If your business has suffered due to COVID-19, just take it online. Set up an e-store on Shopify or perhaps an independent one and list all your products. Market them on relevant sites and you can initiate sales in no time. If you already have a production line, this can help you earn a significant amount at home.

Initiate online consultations

If you are a professional such as a therapist, career counsellor or legal aid who gives consultations, start finding an online client base. Set up a fee, find clients and use your existing profession to make money from home.

Monetizing your skills online isn't as hard as you think it is. Just make sure to have an organized approach with whatever you choose to start and bring in local customers for your directed service. Anything you start will take some time to start running smoothly. So, get on the band wagon, have patience and put in the work to make decent bucks online. Start today!

Why these Acadiana entrepreneurs are starting or investing in new businesses amid coronavirus - The Advocate

Posted: 14 Oct 2020 12:00 AM PDT

So what if businesses are closing across the country and the unemployment is still above normal? Now is the time to start or invest in a business.

Sounds incredibly risky, doesn't it?

Not at all, entrepreneurs say. Americans are starting more businesses than ever during this era of COVID-19. Innovation is happening in Acadiana and elsewhere for lots of reasons, mostly out of sheer survival by people who might have lost a job, had their hours cut or simply see an opportunity. 

Americans are starting a business at the fastest rate in more than a decade, the Wall Street Journal reported. The U.S. Census Bureau reports more than 3.2 million applications for employment identification numbers have been filed already this year, surpassing the 2.7 million at this point in 2019.

In Acadiana, the number of people seeking to register a limited liability company has risen since April, said Heidi Melancon, director of the Small Business Development Center at the University of Louisiana at Lafayette.

It's also meant a flood of business ideas, like the displaced oil and gas industry worker who was interested in starting a plate lunch business, she said. 

Sure the economy is still in recovery, but it's turning more people into entrepreneurs and just plain hustlers.

"You have to be," Melancon said. "Think about it. I don't like to look at disasters as opportunities because it's people's misery, but people are starting roofing companies or debris cleanup companies. This is the time. Or tree removal. Lots of opportunities can be had right now because, hey, there's a need."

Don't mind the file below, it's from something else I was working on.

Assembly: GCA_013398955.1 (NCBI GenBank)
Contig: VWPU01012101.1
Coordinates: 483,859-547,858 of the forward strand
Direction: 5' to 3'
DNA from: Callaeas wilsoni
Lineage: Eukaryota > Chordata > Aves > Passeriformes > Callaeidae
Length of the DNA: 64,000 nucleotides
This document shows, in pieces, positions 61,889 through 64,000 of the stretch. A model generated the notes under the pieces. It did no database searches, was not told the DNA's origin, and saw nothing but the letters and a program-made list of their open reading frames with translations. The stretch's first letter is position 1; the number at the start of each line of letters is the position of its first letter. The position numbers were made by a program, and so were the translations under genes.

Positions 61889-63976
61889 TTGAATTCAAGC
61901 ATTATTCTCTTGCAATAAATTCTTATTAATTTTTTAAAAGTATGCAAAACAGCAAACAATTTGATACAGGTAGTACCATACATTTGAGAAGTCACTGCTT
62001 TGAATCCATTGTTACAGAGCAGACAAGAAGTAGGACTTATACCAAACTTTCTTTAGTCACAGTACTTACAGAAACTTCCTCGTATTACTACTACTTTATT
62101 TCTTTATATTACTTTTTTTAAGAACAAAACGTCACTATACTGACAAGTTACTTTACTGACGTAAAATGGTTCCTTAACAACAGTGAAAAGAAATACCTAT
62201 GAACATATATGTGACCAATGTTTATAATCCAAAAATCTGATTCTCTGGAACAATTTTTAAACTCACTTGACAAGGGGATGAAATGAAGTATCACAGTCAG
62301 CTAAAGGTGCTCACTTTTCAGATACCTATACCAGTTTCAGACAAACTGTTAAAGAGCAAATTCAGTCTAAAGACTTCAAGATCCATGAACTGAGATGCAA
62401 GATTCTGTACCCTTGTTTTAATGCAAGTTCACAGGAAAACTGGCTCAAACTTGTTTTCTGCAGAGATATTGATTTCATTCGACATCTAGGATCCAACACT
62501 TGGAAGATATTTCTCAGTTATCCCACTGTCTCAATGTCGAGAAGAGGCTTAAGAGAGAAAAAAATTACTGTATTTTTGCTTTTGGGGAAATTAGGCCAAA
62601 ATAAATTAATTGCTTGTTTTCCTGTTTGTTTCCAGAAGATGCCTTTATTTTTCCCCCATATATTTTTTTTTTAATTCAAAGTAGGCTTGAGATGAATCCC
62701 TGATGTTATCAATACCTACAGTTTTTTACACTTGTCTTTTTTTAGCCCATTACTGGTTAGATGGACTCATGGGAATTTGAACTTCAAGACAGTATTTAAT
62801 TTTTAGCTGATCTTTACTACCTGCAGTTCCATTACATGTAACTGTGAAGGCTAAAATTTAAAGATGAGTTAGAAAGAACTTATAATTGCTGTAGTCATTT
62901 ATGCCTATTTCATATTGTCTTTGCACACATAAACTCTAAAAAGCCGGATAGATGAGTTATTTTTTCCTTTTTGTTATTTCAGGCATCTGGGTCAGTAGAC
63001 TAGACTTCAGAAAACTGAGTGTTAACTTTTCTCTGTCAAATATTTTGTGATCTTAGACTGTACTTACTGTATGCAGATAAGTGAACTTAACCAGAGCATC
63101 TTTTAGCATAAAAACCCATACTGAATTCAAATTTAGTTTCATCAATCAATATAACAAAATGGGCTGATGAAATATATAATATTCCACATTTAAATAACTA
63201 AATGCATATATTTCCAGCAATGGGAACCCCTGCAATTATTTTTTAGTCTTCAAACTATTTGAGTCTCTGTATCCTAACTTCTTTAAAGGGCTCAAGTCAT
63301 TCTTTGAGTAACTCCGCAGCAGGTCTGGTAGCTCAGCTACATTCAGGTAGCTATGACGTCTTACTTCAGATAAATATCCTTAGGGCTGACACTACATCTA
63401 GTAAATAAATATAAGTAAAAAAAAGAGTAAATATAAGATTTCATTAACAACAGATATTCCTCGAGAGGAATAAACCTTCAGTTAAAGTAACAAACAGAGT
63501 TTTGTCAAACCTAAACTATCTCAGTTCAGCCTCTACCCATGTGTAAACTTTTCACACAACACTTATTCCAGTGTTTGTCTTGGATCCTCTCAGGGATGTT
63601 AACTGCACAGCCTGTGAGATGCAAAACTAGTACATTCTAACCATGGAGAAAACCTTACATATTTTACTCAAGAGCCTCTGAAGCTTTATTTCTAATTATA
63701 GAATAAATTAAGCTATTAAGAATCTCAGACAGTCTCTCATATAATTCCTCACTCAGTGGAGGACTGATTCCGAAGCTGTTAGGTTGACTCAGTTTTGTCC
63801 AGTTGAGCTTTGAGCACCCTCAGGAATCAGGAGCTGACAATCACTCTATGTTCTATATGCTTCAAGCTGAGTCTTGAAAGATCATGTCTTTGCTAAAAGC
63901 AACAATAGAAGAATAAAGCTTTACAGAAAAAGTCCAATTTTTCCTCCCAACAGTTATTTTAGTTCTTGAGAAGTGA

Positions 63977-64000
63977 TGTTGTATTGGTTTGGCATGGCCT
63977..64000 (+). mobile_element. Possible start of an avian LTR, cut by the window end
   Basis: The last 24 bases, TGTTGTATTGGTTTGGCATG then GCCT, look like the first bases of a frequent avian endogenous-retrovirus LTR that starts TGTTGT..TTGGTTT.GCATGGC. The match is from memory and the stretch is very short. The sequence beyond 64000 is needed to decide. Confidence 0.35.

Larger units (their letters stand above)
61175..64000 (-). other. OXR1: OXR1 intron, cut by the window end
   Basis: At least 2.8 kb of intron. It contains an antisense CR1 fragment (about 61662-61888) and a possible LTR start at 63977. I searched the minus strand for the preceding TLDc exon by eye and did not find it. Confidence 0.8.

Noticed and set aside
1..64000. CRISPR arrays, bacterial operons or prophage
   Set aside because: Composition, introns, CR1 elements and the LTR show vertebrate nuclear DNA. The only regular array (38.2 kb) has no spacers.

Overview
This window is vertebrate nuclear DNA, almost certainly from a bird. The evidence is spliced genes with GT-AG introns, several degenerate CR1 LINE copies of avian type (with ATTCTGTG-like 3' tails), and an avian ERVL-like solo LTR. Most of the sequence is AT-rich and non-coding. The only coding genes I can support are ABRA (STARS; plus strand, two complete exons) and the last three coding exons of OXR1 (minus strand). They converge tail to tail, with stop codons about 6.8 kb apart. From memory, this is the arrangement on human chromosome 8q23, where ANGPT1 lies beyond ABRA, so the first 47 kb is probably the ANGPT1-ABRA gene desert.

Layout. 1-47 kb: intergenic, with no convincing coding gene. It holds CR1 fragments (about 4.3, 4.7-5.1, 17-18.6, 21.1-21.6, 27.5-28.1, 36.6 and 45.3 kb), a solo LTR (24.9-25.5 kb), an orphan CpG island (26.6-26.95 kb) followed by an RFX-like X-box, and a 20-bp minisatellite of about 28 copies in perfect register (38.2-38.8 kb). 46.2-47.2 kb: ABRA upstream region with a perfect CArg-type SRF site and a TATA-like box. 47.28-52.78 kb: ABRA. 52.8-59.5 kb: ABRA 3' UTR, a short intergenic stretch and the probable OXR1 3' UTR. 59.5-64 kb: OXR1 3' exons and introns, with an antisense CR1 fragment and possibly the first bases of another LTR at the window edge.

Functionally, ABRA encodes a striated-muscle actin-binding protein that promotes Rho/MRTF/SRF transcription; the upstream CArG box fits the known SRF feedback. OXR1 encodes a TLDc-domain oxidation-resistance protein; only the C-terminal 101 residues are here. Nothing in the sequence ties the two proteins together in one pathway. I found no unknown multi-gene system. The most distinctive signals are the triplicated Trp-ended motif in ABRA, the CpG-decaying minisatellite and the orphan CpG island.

Here are four stories people in Acadiana who are finding business opportunities and trying to capitalize on them.


Kelsey Sanders plates chicken alfredo, one of the many dishes she prepares in her kitchen for her business Eat Fuel Fleurish, Tuesday, October 13, 2020, at her home in Carencro, La.

Kelsey Sanders, Eat Fuel Fleurish

Kelsey Sanders put this down on her Vision 2020 board back in December: Start a meal prep service.

If only it was that easy.

But you have to start somewhere, she thought. That was when she was commuting to her job with Sprint in Lake Charles as a phone technician. So her first step was to establish the business, Eat Fuel Fleurish, and she started with only four regular clients each week.

But then COVID-19 hit.

Her hours with Sprint were reduced. When she was working, it wasn't even a full shift. So she started cooking lunches on Fridays, her day off. Once restaurants had to close their dining areas, things really started happening. In March, she made 100 meals, but that blossomed into 100 meals in one weekend in April.

But the job hits kept coming. T-Mobile bought Sprint during the summer, and she was offered a sales rep position, which, she admitted, "I had absolutely no desire in doing."

Sanders left that job Aug. 8. She's been working her meal prep business full time since.

"I think COVID hitting was a blessing for me," Sanders said. "The reason I didn't start my business sooner was I always had things planned. Traveling is what I like to do, but that was also taking time away from me to devote to my business. Having things shut down forced me to work on my business plans."

Sanders, also working toward a MBA at UL, does the cooking in her Carencro home. She sells health-conscious meals for breakfast, lunch or dinner, including air fryer chicken and waffles, shrimp tacos, turkey meatloaf and burrito bowls.